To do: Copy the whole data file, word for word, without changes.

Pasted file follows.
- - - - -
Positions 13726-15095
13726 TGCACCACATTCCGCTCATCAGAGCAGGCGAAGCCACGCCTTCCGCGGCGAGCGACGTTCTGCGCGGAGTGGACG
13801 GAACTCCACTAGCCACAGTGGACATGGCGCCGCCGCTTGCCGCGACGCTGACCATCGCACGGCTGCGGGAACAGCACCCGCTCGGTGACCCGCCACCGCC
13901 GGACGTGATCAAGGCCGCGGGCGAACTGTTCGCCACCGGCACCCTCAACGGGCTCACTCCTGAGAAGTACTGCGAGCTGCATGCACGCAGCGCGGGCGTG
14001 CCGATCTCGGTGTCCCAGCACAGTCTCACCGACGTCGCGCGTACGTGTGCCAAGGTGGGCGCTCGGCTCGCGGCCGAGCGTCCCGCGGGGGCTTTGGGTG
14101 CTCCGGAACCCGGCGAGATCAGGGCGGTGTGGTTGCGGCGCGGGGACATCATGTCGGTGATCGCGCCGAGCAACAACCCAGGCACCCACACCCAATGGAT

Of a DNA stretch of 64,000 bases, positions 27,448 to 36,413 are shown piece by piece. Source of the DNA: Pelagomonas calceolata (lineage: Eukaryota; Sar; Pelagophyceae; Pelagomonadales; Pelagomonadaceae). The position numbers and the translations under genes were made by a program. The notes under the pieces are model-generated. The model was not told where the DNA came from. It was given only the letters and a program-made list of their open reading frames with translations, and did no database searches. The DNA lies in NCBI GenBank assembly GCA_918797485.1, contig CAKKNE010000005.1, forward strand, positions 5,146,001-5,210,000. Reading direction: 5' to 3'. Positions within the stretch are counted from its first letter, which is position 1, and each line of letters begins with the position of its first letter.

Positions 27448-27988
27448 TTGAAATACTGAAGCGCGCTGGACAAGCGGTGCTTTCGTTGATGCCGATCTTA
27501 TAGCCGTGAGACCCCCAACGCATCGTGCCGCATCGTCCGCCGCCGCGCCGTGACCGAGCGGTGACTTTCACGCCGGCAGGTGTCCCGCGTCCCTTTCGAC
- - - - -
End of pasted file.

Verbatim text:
Positions 13726-15095
13726 TGCACCACATTCCGCTCATCAGAGCAGGCGAAGCCACGCCTTCCGCGGCGAGCGACGTTCTGCGCGGAGTGGACG
13801 GAACTCCACTAGCCACAGTGGACATGGCGCCGCCGCTTGCCGCGACGCTGACCATCGCACGGCTGCGGGAACAGCACCCGCTCGGTGACCCGCCACCGCC
13901 GGACGTGATCAAGGCCGCGGGCGAACTGTTCGCCACCGGCACCCTCAACGGGCTCACTCCTGAGAAGTACTGCGAGCTGCATGCACGCAGCGCGGGCGTG
14001 CCGATCTCGGTGTCCCAGCACAGTCTCACCGACGTCGCGCGTACGTGTGCCAAGGTGGGCGCTCGGCTCGCGGCCGAGCGTCCCGCGGGGGCTTTGGGTG
14101 CTCCGGAACCCGGCGAGATCAGGGCGGTGTGGTTGCGGCGCGGGGACATCATGTCGGTGATCGCGCCGAGCAACAACCCAGGCACCCACACCCAATGGAT

Of a DNA stretch of 64,000 bases, positions 27,448 to 36,413 are shown piece by piece. Source of the DNA: Pelagomonas calceolata (lineage: Eukaryota; Sar; Pelagophyceae; Pelagomonadales; Pelagomonadaceae). The position numbers and the translations under genes were made by a program. The notes under the pieces are model-generated. The model was not told where the DNA came from. It was given only the letters and a program-made list of their open reading frames with translations, and did no database searches. The DNA lies in NCBI GenBank assembly GCA_918797485.1, contig CAKKNE010000005.1, forward strand, positions 5,146,001-5,210,000. Reading direction: 5' to 3'. Positions within the stretch are counted from its first letter, which is position 1, and each line of letters begins with the position of its first letter.

Positions 27448-27988
27448 TTGAAATACTGAAGCGCGCTGGACAAGCGGTGCTTTCGTTGATGCCGATCTTA
27501 TAGCCGTGAGACCCCCAACGCATCGTGCCGCATCGTCCGCCGCCGCGCCGTGACCGAGCGGTGACTTTCACGCCGGCAGGTGTCCCGCGTCCCTTTCGAC